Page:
October 1

Dust It All Come From Where

Dust It All Come From Where

Dust collects in every part of our homes. What exactly is this dust? It is not clear where it came from. And why does it keep returning? Is it coming from the outside? Are they fibres in our clothing and skin cells? It’s true, but it’s much more than that.

All over Australia, people have been sending their dust and dirt to Macquarie University’s Dust Safe Program. Instead of dumping the vacuum cleaner in a bin, they pack it up and send it to us for analysis. We are now able to discover the secrets behind your dust! This program is currently available in 35 countries. Here are some of the things we know so far.

Dusts Is Everywhere

Dust is everywhere. Settles on everything in the natural environment and inside our homes and buildings, where we spend approximately 90% of our time. This is even before COVID. Some dust comes from rocks, soils, and even space. The Dust Safe program reveals that dust from Australian houses can contain nasties like:

  • Trace metals
  • radioactive elements
  • Antibiotic resistant genes are bacteria that is resistant to antibiotics.
  • Microplastics

Perfluorinate chemicals (PFAS), found in fire-fighting foams and stain and/or water protection for fabrics and carpets

Dust Can Remove From Your Home

One third of the trace element contaminants found in household dust are believe to originate inside the home. The rest, however, may migrate from the outside via clothing, pets, and shoes. Your pets and you are continuously contributing skin cells and hairs to dust. Decomposing insects, soil, bits of plastic, food and soil make up the dust.

One might assume that pets bringing a range of organic contaminants into your home, including faeces, is gross. There is evidence to suggest that some filth may be beneficial for your immune system and decrease allergy risk. Smoking indoors, open fireplaces, and cooking can add very fine dust to your house.

There are many chemicals in dust, including those on the UN’s Stockholm Convention on Persistent Organ Pollutants. These chemicals can cause cancer, birth defects, dysfunctional immune systems and reproductive system damage, as well as increased susceptibility to diseases and nerve injury. Pesticides, as well as chemicals used in furniture and clothing, can also be found in dust in our homes. Many household products, including children’s pyjamas, contain toxic flame retardants that can get into dust.

Microplastics can also be found in dust from clothing, packaging, carpeting, and furniture. These microplastics can be inhaled or ingested easily, especially by children who frequently put their hands in their mouths. Pefluorinate chemicals, or PFAS, are used in many domestic products such as cosmetics and non-stick surfaces. These chemicals can also be found in house dust.

Dusts From Outside Your House

Two-thirds (or more) of household dust is found outdoors. You can get road and garden soil on your shoes, or blow in on windy days. Your pets’ hair can be contaminated by outdoor dusts particles. Exhaust dusts from vehicles also gets in. Recent dust storms have brought topsoil from desert areas and farming lands to our city homes.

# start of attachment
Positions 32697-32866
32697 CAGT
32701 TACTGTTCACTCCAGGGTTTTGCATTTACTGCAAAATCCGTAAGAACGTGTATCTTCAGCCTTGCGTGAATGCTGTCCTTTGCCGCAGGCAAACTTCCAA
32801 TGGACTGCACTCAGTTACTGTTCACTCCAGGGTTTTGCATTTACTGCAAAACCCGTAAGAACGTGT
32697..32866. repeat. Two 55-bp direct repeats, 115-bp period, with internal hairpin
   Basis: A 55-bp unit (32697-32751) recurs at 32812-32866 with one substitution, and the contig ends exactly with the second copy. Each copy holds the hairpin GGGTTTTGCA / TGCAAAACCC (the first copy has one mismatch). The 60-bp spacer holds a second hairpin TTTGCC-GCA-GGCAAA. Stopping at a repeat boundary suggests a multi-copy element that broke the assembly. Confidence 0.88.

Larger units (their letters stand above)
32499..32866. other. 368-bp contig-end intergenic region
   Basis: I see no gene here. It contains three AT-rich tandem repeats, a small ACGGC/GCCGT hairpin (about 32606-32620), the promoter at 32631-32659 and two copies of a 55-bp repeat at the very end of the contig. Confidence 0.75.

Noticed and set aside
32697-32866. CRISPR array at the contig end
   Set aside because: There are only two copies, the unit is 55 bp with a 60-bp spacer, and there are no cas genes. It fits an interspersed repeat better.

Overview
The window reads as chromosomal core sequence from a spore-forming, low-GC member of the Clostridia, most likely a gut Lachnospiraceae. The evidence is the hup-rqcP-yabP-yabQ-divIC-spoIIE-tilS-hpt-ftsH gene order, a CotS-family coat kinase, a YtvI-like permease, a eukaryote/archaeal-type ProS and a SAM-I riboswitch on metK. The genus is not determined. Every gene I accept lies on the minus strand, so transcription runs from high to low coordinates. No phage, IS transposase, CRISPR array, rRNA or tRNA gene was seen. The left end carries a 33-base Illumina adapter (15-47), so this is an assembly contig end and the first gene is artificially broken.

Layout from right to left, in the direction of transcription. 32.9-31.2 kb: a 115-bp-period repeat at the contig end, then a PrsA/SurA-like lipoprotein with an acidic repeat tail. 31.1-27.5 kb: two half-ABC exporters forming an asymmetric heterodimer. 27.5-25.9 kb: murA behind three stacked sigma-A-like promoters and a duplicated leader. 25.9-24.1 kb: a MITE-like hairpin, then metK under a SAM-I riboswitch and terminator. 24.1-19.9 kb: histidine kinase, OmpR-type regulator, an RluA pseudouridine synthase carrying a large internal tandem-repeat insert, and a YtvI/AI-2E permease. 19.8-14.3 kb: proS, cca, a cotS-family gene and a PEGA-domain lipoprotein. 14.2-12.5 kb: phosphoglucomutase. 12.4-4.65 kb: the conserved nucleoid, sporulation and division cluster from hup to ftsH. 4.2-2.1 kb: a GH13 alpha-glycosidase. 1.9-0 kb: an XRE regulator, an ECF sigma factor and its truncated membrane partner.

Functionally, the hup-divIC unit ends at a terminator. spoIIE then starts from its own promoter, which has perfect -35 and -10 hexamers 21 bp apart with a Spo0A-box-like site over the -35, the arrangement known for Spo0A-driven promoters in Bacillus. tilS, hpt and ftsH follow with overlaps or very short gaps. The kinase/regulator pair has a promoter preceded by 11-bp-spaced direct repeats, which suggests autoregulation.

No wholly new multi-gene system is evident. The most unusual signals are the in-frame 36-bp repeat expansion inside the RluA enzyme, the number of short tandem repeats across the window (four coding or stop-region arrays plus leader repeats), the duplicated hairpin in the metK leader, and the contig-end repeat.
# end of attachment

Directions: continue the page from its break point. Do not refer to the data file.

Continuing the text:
Bushfires can produce fine particulate atmospheric dirt, which may contain toxic elements from past pollution. Children can be expose to dust from nearby industries and mines. Bad air quality and damp homes can lead to disease and death. As you can see, dusts could also cause adverse health outcomes. Some types of dusts can be particularly harmful; tradespeople are being expose to silicosis dusts, while home renovations expose homeowners to asbestos dusts.

The increased prevalence of antibiotic-resistant genes has been link to excessive use of disinfectants and antibacterial drugs, as we can see in our dusts. Nearly one fifth of Australians suffer from allergic rhinitis hay fever, which is cause by allergens like pollen, dusts mites and pet dander.

Get Involve In The Fight Against Dust!

House dusts is a part of everyday life. Even in closed-up houses, dusts can still settle from the indoor environment and leak from ceiling cornices or attic spaces. It can also seep into living areas through cracks around doors and windows. Dusts made up of any particles of dirt, smoke or fibres that inhale into the atmosphere. There are many things you can do.

You can stop dusts from getting in. You can use doormats to keep dusts out and your shoes indoors. Towel down mud-covered pets or children at the door, and you should take off any dusty work clothes upon entry. It is possible to make informed choices about the chemicals that we allow in our homes and how they will be use.

Reduced use of pesticides, plastics, and water proofers can help reduce chemical loads. Stop using antibacterial products. To clean a surface, a damp cloth with soap or detergent is equally effective. Regular vacuuming helps enormously. Vacuum cleaners with fine particle filters (such as HEPA filters) are better at eliminating allergen-causing dust.

You can dusts with a feather duster or dry cloth, but it is more likely to circulate the dusts into the air. Use a damp cloth instead. Wet mopping hard floor surfaces removes dusts that has left behind from vacuuming or sweeping. Send a dust sample to Dusts Safe to learn more about your dusts.

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Posted October 1, 2021 by admin in category "Uncategorized